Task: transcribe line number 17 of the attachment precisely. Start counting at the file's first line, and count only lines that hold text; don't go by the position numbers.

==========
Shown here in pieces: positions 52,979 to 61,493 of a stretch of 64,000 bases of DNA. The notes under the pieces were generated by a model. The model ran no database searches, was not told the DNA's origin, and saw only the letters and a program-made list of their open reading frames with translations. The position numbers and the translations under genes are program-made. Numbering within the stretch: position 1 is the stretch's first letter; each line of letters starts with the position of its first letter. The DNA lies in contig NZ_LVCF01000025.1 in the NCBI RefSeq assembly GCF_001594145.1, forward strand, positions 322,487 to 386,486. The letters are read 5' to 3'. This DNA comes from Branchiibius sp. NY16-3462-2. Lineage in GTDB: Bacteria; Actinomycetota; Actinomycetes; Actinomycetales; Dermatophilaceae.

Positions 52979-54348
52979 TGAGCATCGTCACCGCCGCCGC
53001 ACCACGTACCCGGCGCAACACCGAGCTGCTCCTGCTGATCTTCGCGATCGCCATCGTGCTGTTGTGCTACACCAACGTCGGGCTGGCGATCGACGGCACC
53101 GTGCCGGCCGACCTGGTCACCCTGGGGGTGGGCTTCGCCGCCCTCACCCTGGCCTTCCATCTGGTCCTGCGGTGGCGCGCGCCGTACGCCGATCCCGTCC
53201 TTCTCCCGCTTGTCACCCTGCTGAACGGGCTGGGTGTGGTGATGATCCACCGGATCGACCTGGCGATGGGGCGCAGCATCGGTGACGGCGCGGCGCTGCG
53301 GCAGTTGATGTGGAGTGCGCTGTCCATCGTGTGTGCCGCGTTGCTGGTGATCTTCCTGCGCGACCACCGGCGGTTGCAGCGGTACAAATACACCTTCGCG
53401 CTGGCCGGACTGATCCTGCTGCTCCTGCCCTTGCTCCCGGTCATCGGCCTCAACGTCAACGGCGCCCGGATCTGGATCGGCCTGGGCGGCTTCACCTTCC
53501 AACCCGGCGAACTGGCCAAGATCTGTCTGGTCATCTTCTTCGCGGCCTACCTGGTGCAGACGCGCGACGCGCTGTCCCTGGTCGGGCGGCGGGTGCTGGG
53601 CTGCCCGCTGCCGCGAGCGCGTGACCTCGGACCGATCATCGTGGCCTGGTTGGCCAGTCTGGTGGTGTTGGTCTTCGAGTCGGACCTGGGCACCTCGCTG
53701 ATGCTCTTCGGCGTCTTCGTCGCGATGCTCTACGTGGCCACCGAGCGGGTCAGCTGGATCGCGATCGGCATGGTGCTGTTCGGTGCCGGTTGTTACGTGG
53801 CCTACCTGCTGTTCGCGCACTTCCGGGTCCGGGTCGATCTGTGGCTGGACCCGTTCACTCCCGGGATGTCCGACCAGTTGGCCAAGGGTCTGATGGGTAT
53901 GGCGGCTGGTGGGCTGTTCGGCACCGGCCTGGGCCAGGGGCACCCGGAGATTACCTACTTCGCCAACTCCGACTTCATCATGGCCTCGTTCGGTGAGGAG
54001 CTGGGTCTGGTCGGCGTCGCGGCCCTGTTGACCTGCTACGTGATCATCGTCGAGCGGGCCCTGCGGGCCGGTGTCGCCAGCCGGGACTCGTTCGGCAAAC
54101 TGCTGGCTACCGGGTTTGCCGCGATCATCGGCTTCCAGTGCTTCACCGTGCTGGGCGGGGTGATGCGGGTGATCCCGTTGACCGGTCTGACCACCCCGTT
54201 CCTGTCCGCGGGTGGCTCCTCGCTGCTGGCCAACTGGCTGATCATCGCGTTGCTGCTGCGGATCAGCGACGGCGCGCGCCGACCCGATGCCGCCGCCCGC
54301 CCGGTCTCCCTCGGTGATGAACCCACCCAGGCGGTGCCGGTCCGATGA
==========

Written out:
54301 CCGGTCTCCCTCGGTGATGAACCCACCCAGGCGGTGCCGGTCCGATGA